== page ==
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FRI0012 Imbalance between histone acetyl transferase and histone deacteylase activities and modulation of hdac activity and tnfa production by hdac inhibitors in patients with ankylosing spondylitis or rheumatoid arthritis.
  1. E. Toussirot1,
  2. W. Abbas2,
  3. K. A. Khan2,
  4. M. Tissot2,
  5. A. Jeudy2,
  6. L. Baud2,
  7. E. Bertolini3,
  8. D. Wendling3,
  9. G. Herbein2,
  10. CIC-BT 506
  1. 1Clinical Investigation Center Biotherapy
  2. 2Virology
  3. 3Rheumatology, University Hospital, Besançon, France


Background TNFa is a major cytokine involved in conditions such as ankylosing spondylitis (AS) and rheumatoid arthritis (RA). Epigenetic regulation corresponds to different processes including modifications in histone proteins. These mechanisms regulate the transcription of genes coding for inflammatory cytokines such as TNFa. The acetylation of histone proteins (dependent on histone acetyl transferase-HAT-) promotes gene transcription while deacetylation (controlled by histone deacetylase) prevents this reaction. Limited data are available on HAT and HDAC activities in AS or RA. HDAC inhibitors (HDACi) are currently in development and may be of interest in modulating TNFa production in RA or AS.

Objectives To determine the levels of HAT and HDAC activities in patients with AS or RA compared to healthy controls (HC) and to evaluate the ex vivo effects of HDACi (trichostatin A-TSA- and sirtinol -Sirt-) on HAT and HDAC activities and TNFa production by PBMC.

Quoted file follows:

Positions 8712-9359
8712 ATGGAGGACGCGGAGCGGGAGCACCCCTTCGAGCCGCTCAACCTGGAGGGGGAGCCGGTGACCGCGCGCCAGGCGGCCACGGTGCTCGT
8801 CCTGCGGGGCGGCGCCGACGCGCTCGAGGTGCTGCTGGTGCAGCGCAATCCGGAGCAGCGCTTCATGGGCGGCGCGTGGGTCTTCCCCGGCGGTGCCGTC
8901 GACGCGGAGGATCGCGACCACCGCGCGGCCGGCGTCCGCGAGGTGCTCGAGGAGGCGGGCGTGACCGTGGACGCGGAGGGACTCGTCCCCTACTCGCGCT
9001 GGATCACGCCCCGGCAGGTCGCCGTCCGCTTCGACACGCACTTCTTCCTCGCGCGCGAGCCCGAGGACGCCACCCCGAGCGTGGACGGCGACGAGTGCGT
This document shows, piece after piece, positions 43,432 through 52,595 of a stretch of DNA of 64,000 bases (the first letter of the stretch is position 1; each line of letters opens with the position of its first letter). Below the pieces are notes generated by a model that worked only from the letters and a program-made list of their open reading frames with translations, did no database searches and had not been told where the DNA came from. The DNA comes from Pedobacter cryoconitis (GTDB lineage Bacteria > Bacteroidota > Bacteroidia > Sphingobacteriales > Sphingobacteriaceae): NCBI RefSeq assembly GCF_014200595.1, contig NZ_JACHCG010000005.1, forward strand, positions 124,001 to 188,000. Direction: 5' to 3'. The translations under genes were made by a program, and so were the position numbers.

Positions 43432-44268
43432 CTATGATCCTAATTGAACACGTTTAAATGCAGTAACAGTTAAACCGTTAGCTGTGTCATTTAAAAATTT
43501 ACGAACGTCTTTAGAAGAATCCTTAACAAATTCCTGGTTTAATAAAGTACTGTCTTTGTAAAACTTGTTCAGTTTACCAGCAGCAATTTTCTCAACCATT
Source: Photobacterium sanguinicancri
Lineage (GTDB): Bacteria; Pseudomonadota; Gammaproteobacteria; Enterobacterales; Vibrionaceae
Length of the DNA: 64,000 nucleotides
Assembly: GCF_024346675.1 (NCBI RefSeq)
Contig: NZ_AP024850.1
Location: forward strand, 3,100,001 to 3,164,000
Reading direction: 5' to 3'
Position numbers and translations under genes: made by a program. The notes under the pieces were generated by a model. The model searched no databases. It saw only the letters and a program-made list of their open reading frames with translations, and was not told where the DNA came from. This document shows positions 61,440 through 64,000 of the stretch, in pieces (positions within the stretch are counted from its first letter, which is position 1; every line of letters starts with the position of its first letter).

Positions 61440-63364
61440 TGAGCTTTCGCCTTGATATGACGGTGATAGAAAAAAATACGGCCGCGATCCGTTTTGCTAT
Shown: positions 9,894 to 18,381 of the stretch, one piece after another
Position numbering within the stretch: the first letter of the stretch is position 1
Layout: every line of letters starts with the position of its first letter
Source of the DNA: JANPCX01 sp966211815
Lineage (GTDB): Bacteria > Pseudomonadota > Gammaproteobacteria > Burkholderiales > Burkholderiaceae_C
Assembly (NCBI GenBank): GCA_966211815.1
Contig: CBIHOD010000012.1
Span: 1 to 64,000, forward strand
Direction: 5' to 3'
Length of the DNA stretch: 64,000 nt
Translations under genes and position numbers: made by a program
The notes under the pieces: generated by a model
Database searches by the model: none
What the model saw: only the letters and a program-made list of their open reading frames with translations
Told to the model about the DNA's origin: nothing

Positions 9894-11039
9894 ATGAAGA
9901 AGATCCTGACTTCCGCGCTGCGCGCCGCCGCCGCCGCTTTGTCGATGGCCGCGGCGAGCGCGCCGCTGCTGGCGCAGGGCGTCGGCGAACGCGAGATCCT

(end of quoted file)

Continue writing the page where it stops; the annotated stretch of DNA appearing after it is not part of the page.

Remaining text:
Methods 21 patients with AS (New York criteria, 18 M, mean age ± SEM 44.3 ± 3.2 years, disease duration 14.1 ± 2.2 years), 52 patients with RA (ACR 1987 criteria, 16 M, mean age 56.9 ± 1.6, disease duration 11.3 ± 1.2) and 38 healthy controls (HC) (12 M, mean age: 34.6 ± 1.8) were evaluated. No patient received biologics. HAT and HDAC activities were assessed on nuclear extracts of PBMC isolated by Ficoll hypaque using a colorimetric assay (EpiQuick HAT Activity/inhibition Assay kit, and EpiQuick HDAC Activity/inhibition Assay kit, Epigentek). These activities were measured prior and after ex vivo treatment of PBMC by HDAC inhibitors. TNFa was evaluated in PBMC culture supernatants after 1 and 3 days (TNFalpha Quantikine ELISA kit, R&D Systems).

Results HAT activity was decreased in patients with AS compared to HC (68.2 ± 8.1 vs 111.3 ± 15.5 ng/h/mg) (p= 0.05) while RA patients had increased HAT activity (126.8 ± 16.4 vs 111.3 ± 15.5 ng/h/mg; NS). Compared to HC, HDAC activity was decreased in both AS (p= 0.01) and RA (NS) (HC vs AS vs RA: 4778.9 ± 752 vs 1984. 6 ± 249 vs 3915.9 ± 790 pmol/min/mg). No correlation was observed between clinical disease assessment in RA or AS and HAT or HDAC activity. Ex vivo addition of TSA or Sirt to PBMC reduced HDAC activity by 51.1% in HC and by 37.7% in RA but had no effect in AS.HAT activity was not modulated by HDACi. TNFa production by PBMC was down regulated by the addition of TSA or Sirt to cell culture in HC and RA but this regulation was only obtained with Sirt in PBMC culture from patients with AS.

Conclusions HAT and HDAC activities are dysregulated in AS and RA with a balance between HDAC and HAT favoring HAT activity and promoting gene transcription. Ex vivo treatment of PBMC by HDAC inhibitors may regulate HDAC activity and TNFa production especially in HC and RA but seems less effective in AS.

Disclosure of Interest None Declared

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